[1] Elizabeth Wilson (2007) ‘Adorned in Dreams: Introduction’, in: Fashion Theory, A Reader. Malcolm Barnard (ed.) New York & London: Routledge. p 395

[2] Doc 25: It’s in the Sky. Domogala, Sarah. (2013) Nederland:  AVRO Close Up.

[3] Elizabeth Wilson (2007) ‘Explaining it Away’ in: Fashion Theory, A Reader. Malcolm Barnard (ed.) New York & London: Routledge. p 15l

Tagged , , , , , ,

Culture of Fashion #4 Materiality of things

For this assignment we had to find some images that would show the theory of the materiality of things. We will be discussing how clothes are invested with meaning and how this value relates to people who wear them. What association comes up when you see someone in jeans, or in a fancy dress with ruffles? And can we see clothes as objects, can they have a life of their own when we insert them with meaning (connotations) when we purchase them?

1. Diesel advertisement 2013: In this picture we see a white woman, naked with tattooed arms under a Middle Eastern veil, made of denim. Tim Dant discusses the example of the blue jeans in Consuming or living with things? as a particular type of clothing that has a specific and diverse connotations. In the 50’s/60’s you maybe were rich enough to just buy jeans and wear them as leisure wear (clothing for free time) or wear them to work, which is the original wearer of denim. It was also the first item worn by both men and women in the same style and silhouette. Denim has a very liberating and western feel (just look at old Levi’s advertisement, full with wild cowboys!), which is used by stylist Nicola Formichetti in this advertisement as a statement for equal rights for women (although I don’t think this was ever a official statement). If it is his place to make this statement, that’s a whole other question. But by combining the connotations of the fabric and use of the veil this advertisement is very controversial and interesting in how we see women, identity and how this relates to clothing and even different sorts of fabric.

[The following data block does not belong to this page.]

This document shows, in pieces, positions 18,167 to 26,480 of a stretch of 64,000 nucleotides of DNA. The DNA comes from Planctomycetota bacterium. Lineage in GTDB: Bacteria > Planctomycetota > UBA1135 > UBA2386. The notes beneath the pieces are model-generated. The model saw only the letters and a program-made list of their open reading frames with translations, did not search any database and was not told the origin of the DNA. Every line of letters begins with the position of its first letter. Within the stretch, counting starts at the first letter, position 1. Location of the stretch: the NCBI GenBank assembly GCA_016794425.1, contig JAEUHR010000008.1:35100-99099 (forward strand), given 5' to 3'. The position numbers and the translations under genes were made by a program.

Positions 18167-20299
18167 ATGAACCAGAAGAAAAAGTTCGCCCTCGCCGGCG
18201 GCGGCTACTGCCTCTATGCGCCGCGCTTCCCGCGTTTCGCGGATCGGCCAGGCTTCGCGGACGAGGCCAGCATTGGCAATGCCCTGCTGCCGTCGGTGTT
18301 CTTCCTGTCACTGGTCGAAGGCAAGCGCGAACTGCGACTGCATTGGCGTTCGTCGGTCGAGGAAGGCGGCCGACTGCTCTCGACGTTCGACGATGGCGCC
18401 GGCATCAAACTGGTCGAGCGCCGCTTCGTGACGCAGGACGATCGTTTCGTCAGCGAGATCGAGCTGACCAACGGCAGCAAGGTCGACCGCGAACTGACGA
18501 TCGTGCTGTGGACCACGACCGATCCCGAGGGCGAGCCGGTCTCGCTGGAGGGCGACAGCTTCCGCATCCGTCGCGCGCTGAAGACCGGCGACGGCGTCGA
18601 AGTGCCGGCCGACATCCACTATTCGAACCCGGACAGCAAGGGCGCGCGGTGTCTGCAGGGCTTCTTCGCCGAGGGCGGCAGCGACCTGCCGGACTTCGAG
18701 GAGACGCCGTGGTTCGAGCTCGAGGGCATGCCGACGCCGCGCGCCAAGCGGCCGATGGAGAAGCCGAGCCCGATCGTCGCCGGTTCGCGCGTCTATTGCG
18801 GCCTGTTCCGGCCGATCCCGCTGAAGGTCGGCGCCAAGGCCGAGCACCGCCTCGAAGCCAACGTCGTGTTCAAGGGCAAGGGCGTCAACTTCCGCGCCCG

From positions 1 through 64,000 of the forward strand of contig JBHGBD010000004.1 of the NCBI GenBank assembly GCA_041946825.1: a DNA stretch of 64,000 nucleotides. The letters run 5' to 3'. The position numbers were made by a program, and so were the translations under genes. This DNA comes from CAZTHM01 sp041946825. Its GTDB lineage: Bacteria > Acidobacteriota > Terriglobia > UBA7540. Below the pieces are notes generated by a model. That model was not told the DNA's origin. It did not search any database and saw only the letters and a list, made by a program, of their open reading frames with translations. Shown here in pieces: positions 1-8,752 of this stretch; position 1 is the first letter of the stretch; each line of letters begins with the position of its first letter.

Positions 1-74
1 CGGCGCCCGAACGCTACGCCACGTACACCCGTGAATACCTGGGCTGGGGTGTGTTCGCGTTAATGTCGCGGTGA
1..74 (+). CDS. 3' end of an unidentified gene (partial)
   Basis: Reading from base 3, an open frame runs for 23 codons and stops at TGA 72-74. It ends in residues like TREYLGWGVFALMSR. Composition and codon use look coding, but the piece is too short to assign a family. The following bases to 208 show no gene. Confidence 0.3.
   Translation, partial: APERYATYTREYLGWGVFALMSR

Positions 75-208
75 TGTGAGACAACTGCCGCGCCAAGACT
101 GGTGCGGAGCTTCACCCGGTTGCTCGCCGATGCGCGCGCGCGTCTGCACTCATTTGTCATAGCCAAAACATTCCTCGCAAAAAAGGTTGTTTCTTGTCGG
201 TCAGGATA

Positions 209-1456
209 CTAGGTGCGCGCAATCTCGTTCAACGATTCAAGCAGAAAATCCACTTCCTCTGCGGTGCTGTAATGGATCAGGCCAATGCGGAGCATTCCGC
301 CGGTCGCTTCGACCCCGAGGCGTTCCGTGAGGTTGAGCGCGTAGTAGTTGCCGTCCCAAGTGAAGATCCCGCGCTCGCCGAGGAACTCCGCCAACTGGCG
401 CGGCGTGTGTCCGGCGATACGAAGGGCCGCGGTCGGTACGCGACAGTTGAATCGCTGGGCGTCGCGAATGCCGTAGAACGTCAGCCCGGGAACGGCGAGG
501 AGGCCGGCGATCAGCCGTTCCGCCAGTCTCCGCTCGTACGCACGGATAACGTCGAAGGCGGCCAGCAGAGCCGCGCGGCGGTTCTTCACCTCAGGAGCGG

2. The second image is an older advertisement (date unknown) from Stein & Blaine Inc. It emphasizes the identity of the clothing itself, which is interesting. ”Lets Talk About the South and Clothes the South Will Talk About!” shows that Stein & Blaine wanted to represent the American Southern identity and claim they’ve achieved that by just making clothes. It doesn’t matter who wears the clothes, if you wear it you’re wearing the South. Dant obviously disagrees with this notion because he states that ”the idea that humans interact with objects (clothes), sometimes as if they are human and sometimes because they reflect back something of who we think we are.” The clothing is just South because we give it that meaning, it is not by definition a representation of the South.